“People with disabilities want to be employed and want to be reliable employees and perform like everyone else, but without transportation, that’s next to impossible.”
Rodney Fulmore said in general, the RTS works well for him, and his employers have been tolerant of occasional delays.
“Sometimes I run late for work, and I call in and I tell them that I’m going to be late for work, and they understand, and they say, ‘Just get here when you can,’ because they understand with the bus,” he said.
RTS CEO Bill Carpenter said his transit system has “a modest rainy-day fund” and has not had to make any cuts to service during the pandemic despite decreasing ridership and dried-up funding streams.
That’s in stark contrast to some other transit networks around the country, where Dooha said COVID-19 “has taken a bad situation and made it worse.”
The New York City area’s Metropolitan Transit Authority is projecting a $16 billion shortfall over the next four years. In Livingston County, Michigan, the bus and paratransit system stopped service altogether for a few weeks.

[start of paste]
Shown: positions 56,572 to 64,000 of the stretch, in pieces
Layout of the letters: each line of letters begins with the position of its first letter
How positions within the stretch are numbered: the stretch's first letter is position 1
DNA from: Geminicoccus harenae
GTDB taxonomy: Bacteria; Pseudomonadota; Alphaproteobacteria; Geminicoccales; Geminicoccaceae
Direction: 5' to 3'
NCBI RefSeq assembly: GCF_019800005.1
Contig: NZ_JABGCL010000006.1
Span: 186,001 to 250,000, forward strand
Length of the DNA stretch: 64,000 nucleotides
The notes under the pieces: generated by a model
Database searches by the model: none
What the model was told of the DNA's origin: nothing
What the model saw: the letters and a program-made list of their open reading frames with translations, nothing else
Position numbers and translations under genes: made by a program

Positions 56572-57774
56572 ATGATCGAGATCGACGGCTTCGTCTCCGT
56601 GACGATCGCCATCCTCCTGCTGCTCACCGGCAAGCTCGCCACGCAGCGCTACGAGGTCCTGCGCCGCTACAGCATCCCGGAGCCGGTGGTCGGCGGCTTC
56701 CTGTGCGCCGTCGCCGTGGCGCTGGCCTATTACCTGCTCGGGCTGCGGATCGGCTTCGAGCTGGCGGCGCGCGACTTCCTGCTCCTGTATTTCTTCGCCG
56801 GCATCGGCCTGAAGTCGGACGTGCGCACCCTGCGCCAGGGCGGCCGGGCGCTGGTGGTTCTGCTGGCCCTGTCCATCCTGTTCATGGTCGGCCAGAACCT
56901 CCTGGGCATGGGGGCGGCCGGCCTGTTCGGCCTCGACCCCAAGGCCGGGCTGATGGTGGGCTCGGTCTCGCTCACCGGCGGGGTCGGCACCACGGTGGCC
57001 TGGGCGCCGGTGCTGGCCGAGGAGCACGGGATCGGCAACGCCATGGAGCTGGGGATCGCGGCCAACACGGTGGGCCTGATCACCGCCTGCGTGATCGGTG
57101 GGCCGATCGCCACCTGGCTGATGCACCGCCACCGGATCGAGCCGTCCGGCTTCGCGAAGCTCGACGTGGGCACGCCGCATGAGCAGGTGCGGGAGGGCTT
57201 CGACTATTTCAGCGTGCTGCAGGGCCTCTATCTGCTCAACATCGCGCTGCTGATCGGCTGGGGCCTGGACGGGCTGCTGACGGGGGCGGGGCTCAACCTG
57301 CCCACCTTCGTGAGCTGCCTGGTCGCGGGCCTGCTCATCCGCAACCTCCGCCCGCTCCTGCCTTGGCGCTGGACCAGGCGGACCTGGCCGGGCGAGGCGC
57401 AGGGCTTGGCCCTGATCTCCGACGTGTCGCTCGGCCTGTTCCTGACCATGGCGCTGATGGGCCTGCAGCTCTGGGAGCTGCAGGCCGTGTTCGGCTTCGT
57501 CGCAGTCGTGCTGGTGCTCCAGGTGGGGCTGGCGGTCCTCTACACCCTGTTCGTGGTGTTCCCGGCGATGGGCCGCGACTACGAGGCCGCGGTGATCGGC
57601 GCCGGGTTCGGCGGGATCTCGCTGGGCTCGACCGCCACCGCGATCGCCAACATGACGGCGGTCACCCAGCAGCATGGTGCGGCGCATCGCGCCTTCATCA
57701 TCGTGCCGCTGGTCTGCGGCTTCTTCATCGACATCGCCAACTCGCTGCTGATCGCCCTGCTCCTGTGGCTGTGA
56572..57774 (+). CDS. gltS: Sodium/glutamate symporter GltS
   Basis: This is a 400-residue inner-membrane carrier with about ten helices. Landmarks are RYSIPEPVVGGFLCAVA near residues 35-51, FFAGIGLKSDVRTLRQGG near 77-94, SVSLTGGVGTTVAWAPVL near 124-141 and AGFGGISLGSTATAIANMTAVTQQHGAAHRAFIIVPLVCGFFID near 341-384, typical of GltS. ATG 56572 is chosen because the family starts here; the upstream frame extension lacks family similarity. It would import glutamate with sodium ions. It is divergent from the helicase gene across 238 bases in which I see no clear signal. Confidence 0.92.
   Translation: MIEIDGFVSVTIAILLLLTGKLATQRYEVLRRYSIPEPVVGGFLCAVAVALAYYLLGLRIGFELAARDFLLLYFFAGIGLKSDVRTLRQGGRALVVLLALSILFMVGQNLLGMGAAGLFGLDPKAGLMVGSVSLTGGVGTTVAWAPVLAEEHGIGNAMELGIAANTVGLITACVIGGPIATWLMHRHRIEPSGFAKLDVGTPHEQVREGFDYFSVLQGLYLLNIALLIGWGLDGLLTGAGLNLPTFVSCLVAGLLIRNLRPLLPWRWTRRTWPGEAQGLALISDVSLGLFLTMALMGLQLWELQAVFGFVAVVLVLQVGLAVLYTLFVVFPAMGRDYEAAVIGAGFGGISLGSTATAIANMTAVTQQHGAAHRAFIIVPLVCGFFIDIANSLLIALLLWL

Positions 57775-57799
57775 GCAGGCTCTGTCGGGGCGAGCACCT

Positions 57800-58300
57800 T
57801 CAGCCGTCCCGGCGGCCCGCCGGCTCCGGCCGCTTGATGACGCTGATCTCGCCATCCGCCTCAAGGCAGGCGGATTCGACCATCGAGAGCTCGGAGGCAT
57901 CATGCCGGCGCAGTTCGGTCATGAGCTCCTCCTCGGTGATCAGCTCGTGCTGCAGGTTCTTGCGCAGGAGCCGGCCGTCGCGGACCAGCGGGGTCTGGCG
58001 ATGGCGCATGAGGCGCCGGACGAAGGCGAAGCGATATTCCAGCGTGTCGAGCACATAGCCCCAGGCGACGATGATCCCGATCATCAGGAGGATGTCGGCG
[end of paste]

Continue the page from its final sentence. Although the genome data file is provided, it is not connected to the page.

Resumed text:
But the pandemic did interrupt a planned redesign of the Rochester-area transit network. Carpenter said Reimagine RTS would trim some routes but provide more frequent service overall and more on-demand service for people with disabilities, but it’s now on hold indefinitely.
Carpenter said finances were not the major reason for suspending the transit network redesign -- rather, it was the difficulty of informing riders about the changes during the pandemic.
“We need to get in front of people to explain the changes,” he said. “There’s a huge amount of customer education that will need to take place. One day the bus network will look one way, and the next day it will look different.”
When the pandemic eases and physical distancing requirements are relaxed, Carpenter said he expects the plan to move forward.
Still, the level of funding that RTS will get from state and federal sources remains unclear.